But the trends in these figures tell an even more interesting story.  Table 1315 lists 28 OECD countries.  At some point prior to 2007, 16 of those governments were spending over 50% of GDP.  The European average peaked in 1993 at 52.2%.  But by 2007, only four governments spent over half of GDP: Hungary, Denmark, Sweden and France.  The European average fell from 52.2% to 46.2%.

At one point, Sweden was the top socialist in the OECD states, at 70.9% of GDP.  But by 2007, France was in the lead, at just 52.4%.  Sweden's government had cut its spending by almost 20% of GDP between 1993 and 2007.  That is the size of the entire US federal government as a fraction of GDP!

The cutting of government spending (as a fraction of GDP) has been almost rampant among OECD countries in the last two decades.  Eleven of the 28 countries cut spending by more than 10% of GDP from the peak year (typically near 1993) to 2007.  The European average cut was 6% of GDP.

What was the US doing then?  Virtually no cutting of government spending.  Government spending in 2007 in the US was only 1.1% of GDP below its peak in 1992.  The United Kingdom was the only European government to cut less: 1.0% below its 1993 peak.

So while Europe was cutting government spending, in many cases by dramatic fractions of GDP, the US was essentially treading water.  And that was before the Bailout Fairy arrived in 2008 and President Obama and his stimuli arrived in 2009.  We will likely never see a 20%-of-GDP federal government again.  Per the CBO, the best we will see in the next 10 years will be 22.7% of GDP (for total government spending near 40% of GDP) in 2012.  And even these projections do not include ObamaCare, estimated at somewhere between $1 trillion and $2 trillion of government spending over the next decade.

In short, on the socialism scale, we are smack in the middle of Europe right now.  But we are becoming more socialist, and Europe is becoming less.

Let's look at political elections rather than spending and GDP.  The US elected Barack Obama in 2008, the most liberal member of the US Senate in 2007.  But in recent years, European and OECD countries have been leaning center-right: Merkel in Germany, Sarkozy in France, Berlusconi in Italy, Harper in Canada.  The recent EU elections surprised many by the strength shown by conservatives.

For those looking for a tipping point, look behind you.  It happened November 4, 2008.

Count me as a pessimist.  I have given up on an American Resurgence of any meaningful kind.  Ironically, America's new weakness could feed Europe's new strength.  Without the US as either the rhetorical whipping boy or the deus ex machina superpower that saved Europe from Nazism and Soviet Communism and could have saved it from crazy-state nukes, Europe will have to start acting as an adult.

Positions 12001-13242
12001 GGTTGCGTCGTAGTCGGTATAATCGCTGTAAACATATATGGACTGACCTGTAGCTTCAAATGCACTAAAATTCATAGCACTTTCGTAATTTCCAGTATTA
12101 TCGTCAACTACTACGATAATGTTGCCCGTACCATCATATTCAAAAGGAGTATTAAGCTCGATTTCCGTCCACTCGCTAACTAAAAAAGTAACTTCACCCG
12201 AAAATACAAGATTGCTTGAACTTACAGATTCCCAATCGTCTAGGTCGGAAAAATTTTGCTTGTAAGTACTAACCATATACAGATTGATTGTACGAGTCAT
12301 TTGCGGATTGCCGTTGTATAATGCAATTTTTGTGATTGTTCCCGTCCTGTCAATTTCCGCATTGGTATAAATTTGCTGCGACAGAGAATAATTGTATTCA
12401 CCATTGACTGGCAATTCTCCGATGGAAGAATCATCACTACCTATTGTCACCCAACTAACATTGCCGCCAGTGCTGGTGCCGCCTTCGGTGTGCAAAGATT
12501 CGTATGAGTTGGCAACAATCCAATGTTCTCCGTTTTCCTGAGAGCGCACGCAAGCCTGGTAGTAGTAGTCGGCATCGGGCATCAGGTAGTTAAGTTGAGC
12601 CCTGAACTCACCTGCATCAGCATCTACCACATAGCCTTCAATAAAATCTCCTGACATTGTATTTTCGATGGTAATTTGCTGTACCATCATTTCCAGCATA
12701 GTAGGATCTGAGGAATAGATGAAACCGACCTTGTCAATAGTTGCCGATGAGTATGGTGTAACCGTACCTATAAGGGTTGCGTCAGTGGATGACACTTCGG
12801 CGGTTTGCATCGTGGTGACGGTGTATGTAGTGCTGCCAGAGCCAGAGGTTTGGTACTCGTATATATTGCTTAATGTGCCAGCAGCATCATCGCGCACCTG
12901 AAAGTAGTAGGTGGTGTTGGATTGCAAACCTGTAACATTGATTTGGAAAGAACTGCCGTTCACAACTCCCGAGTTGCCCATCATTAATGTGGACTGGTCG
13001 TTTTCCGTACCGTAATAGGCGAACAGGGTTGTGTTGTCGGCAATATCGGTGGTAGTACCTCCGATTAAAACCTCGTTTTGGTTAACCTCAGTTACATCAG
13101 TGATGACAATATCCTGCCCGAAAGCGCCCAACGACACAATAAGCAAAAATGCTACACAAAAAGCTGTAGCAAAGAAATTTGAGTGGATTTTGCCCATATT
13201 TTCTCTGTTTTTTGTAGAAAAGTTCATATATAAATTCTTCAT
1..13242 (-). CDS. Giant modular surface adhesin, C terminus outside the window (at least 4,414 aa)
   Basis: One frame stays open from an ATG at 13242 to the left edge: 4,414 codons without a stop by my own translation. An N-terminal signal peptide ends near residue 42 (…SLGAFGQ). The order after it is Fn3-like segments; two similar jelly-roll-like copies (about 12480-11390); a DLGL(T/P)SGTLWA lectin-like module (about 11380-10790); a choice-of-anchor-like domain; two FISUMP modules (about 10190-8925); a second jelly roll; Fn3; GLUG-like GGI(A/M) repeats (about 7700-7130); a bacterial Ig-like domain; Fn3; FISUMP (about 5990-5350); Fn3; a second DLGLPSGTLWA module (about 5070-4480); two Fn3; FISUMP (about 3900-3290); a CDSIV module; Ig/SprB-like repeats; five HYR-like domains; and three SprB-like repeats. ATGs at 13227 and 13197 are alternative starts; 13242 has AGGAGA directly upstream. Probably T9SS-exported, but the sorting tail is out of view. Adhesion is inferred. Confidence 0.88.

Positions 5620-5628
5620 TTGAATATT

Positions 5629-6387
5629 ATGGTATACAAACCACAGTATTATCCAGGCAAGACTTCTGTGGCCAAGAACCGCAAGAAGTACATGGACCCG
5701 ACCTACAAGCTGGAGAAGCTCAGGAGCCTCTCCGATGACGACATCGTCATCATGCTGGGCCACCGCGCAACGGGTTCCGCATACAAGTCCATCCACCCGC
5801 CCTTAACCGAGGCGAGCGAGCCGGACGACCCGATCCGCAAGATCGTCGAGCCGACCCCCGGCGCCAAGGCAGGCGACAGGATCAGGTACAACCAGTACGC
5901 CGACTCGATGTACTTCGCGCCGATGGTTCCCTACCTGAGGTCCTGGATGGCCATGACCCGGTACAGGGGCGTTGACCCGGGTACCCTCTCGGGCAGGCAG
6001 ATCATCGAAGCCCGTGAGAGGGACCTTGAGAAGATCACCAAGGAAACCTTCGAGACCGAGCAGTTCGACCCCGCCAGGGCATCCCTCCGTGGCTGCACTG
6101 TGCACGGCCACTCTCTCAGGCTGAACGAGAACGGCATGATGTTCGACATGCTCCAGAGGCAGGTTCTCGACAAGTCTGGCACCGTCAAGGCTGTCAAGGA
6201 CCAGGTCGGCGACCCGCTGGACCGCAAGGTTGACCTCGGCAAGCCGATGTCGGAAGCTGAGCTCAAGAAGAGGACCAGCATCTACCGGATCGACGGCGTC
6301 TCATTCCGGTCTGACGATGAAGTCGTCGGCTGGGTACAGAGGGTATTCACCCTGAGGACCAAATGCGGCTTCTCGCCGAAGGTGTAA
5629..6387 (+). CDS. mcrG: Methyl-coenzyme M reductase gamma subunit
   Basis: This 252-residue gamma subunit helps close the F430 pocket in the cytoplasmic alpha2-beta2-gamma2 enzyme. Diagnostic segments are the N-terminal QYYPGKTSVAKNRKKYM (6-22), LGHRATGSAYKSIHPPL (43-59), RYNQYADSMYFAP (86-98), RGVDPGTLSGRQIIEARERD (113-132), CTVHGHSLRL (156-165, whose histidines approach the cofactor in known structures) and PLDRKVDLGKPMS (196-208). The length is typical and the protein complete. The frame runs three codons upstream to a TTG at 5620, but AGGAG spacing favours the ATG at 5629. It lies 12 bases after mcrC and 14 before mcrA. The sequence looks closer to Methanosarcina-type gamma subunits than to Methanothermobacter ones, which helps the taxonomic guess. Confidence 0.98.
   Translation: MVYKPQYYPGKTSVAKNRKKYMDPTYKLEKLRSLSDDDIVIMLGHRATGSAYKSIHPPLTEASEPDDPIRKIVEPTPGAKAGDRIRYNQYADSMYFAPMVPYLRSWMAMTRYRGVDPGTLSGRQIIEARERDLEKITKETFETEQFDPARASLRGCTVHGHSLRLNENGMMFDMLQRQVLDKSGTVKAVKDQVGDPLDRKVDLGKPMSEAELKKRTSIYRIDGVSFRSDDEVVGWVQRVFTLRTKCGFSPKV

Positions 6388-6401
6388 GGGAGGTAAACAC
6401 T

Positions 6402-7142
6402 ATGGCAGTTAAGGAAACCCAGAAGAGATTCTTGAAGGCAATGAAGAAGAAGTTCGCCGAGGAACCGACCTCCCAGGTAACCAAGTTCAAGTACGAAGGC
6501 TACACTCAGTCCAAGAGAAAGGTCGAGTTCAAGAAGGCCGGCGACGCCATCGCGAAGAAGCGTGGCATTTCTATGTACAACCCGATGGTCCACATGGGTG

Before 2009, Europe could act like an insolent teenager, criticizing dad while living cost-free in dad's house on dad's food.  The European Rebel Without a Cause now has to make it in the world on his own.

Suddenly all those "easy" problems that Father Bush screwed up, from axes of evil to economic globalization, loom into stark, personal, reality.  Iran is about to go nuclear, with rockets that can reach Europe.  Those "youths" burning cars in the suburbs might be jihadi warriors, or sympathizers at least, more than juvenile delinquents.  The US can no longer afford to buy the products that Europe produces with sinecured union workers.  The top carbon emitter is now China, not the US, and China can't be guilt-tripped into economic suicide quite as easily as the US could .

About 15 years ago, Europe apparently recognized the limits and consequences of the welfare state.  And it became better for it.  Now it is about to recognize the limits and consequences of a diplomacy-only foreign policy.  And Europe is closer to the crazy-state nut-cases than the US is.

Reality, just as the prospect of being hanged in a fortnight, has a way of focusing the mind.  And right now, Europe seems to have a better grasp of reality than the US has.

If you are like me, you are keeping your eye on countries other than the US.  Here are those OECD countries other than the US whose governments spent less than 40% of GDP in 2007.

  • Australia
  • Canada
  • Ireland
  • Japan
  • South Korea
  • Luxembourg
  • Slovakia
  • Spain
  • Switzerland

If you are hoping for a resurgence somewhere, I'd start with that list.  Can you believe that conservatives would be looking to Canada as a possible refuge?  Yes, it's that bad.

Randall Hoven can be contacted at randall.hoven@gmail.com or  via his web site, kulak.worldbreak.com.